Pride is a tricky thing.
Many religious texts—and religious leaders—decry it. In fact, it’s one of the “Seven Deadly Sins,” along with greed, lust, envy, sloth, reality TV, and ordering red wine with fish.
It goes before a fall and it pairs well with Prejudice.
Sometimes we have to swallow it. (I find the best thing to wash it down is a chocolate milkshake.)
As kids, we’re often taught that we should be humble, and yet our parents take enormous pride in our accomplishments, even to the point of plastering them on their cars.
Adding to the confusion, we celebrate Italian Pride (Columbus Day), Mexican Pride (Cinco de Mayo), Black Pride, and Gay Pride.
These mixed messages can leave us feeling uncertain about whether or not pride is a good thing. And it causes too many people to downplay their talents, efforts, and accomplishments.
Which is a shame.
Because pride is about valuing yourself, as well as the people and things around you.
Researchers argue that pride is a universal emotion that serves multiple purposes in a society. It encourages us to value the future, to take risks, to persevere, and to help others. In short, pride helps us—as individuals and as a society—succeed.
It’s also a useful guide. If you feel pride about something you’ve done, that’s probably because it was a good thing to do. By contrast, if you feel embarrassed or ashamed about something in your behavior or your organization, that’s probably a bad sign.
So you should be proud! And here are 33 things you can—and damn well should—be proud of:
2. Your company
3. Your people
4. Your product or service
5. How happy your customers are with you
6. Your suppliers and vendors
7. Your partners
8. What you do for a living
9. How far you’ve come
10. Your ethics
11. Your values
12. Your attitude
13. Your talents
14. Your skills
15. The quality of your work
16. Your price
17. The value you deliver to customers
18. The jobs you’ve created
19. Your charitable efforts
20. Your customer service
21. How well you take care of your employees
22. The time you devote to family and loved ones
23. The people you’ve nurtured, mentored, and supported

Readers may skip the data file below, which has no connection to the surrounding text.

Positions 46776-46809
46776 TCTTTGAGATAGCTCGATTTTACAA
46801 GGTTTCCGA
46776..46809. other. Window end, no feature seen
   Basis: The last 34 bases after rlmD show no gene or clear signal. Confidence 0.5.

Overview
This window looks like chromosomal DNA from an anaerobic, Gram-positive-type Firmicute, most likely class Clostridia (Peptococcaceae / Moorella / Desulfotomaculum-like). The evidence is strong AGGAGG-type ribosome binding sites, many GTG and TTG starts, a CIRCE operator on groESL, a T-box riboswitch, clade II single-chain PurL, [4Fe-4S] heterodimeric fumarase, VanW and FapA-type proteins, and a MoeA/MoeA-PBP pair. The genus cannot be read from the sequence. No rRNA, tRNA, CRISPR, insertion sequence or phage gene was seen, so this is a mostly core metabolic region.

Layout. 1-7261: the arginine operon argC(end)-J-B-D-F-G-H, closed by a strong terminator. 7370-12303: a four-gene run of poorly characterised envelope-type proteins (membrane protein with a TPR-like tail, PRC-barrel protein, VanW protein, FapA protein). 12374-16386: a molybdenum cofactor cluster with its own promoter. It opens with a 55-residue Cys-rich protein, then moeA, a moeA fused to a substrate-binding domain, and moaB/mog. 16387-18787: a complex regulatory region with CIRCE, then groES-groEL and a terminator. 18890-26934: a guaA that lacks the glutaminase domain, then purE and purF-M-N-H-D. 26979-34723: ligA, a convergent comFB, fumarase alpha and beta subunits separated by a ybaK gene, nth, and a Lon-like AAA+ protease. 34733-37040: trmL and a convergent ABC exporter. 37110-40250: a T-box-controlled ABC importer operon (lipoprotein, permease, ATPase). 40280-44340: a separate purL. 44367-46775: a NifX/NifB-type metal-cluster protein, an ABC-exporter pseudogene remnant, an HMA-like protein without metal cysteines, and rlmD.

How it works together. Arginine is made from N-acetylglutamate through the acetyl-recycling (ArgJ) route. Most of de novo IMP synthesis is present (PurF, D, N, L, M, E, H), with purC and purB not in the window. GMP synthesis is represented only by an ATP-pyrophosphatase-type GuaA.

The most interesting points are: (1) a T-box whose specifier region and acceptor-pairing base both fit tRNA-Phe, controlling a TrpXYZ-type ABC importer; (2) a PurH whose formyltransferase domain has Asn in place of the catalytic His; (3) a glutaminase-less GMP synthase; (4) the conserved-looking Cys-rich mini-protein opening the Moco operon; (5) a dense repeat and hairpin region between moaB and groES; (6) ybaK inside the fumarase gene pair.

24. Your commitment
25. Your compassion
26. Your appearance
27. The obstacles you’ve overcome
28. How you react to failure
29. The lessons you’ve learned
30. Your personal, professional, and/or organizational growth
31. The awards you’ve won
32. The accomplishments of your friends and loved ones
33. The changes you’ve helped create
If you’re not proud of the company you work for, or the products you sell, quit and go somewhere else. If you’re not proud of the way you look, hit the gym or hire an image consultant. If you have a hard time taking pride in your talents or accomplishments, consider seeing a therapist, to unburden yourself of the negative belief that pride is sinful.
Note that there’s a huge difference between pride and things like arrogance, hubris, conceitedness, cockiness, and narcissism. Taking pride in your appearance is not the same as being vain. Sharing your most recent success is a long way from bragging.
And I’m not saying humility isn’t valuable. In fact, quite the opposite—humility reminds us that there’s always room for improvement and helps us appreciate the value of other people. A little humility also keeps us from venturing into the arrogance zone.
But it’s absolutely okay to feel pride. In fact, it’s essential to your sales, business, and personal success. Being proud of your skills, appearance, commitment, and accomplishments boosts your confidence. And being proud of your company, product, service, and people boosts your enthusiasm. Those two factors are tremendously important for increasing your sales.
So stop downplaying your awesomeness. Embrace it! Let that pride surge through you and propel you to even greater things. Hey, if it worked for U2, it’ll work for you too.